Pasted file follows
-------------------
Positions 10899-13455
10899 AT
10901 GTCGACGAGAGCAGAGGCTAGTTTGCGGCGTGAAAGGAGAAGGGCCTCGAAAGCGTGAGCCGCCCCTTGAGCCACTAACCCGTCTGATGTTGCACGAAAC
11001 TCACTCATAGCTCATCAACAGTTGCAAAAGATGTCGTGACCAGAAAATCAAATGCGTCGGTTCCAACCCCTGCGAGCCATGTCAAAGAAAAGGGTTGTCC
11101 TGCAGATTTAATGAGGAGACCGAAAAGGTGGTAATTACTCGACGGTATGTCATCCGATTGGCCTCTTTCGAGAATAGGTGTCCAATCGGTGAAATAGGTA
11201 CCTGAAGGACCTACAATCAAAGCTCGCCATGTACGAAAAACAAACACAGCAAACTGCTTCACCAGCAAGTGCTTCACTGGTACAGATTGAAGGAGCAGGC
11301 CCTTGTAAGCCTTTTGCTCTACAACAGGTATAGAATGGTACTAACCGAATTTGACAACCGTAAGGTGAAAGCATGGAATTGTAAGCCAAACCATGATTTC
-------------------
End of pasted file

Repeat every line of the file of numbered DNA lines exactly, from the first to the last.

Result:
Positions 10899-13455
10899 AT
10901 GTCGACGAGAGCAGAGGCTAGTTTGCGGCGTGAAAGGAGAAGGGCCTCGAAAGCGTGAGCCGCCCCTTGAGCCACTAACCCGTCTGATGTTGCACGAAAC
11001 TCACTCATAGCTCATCAACAGTTGCAAAAGATGTCGTGACCAGAAAATCAAATGCGTCGGTTCCAACCCCTGCGAGCCATGTCAAAGAAAAGGGTTGTCC
11101 TGCAGATTTAATGAGGAGACCGAAAAGGTGGTAATTACTCGACGGTATGTCATCCGATTGGCCTCTTTCGAGAATAGGTGTCCAATCGGTGAAATAGGTA
11201 CCTGAAGGACCTACAATCAAAGCTCGCCATGTACGAAAAACAAACACAGCAAACTGCTTCACCAGCAAGTGCTTCACTGGTACAGATTGAAGGAGCAGGC
11301 CCTTGTAAGCCTTTTGCTCTACAACAGGTATAGAATGGTACTAACCGAATTTGACAACCGTAAGGTGAAAGCATGGAATTGTAAGCCAAACCATGATTTC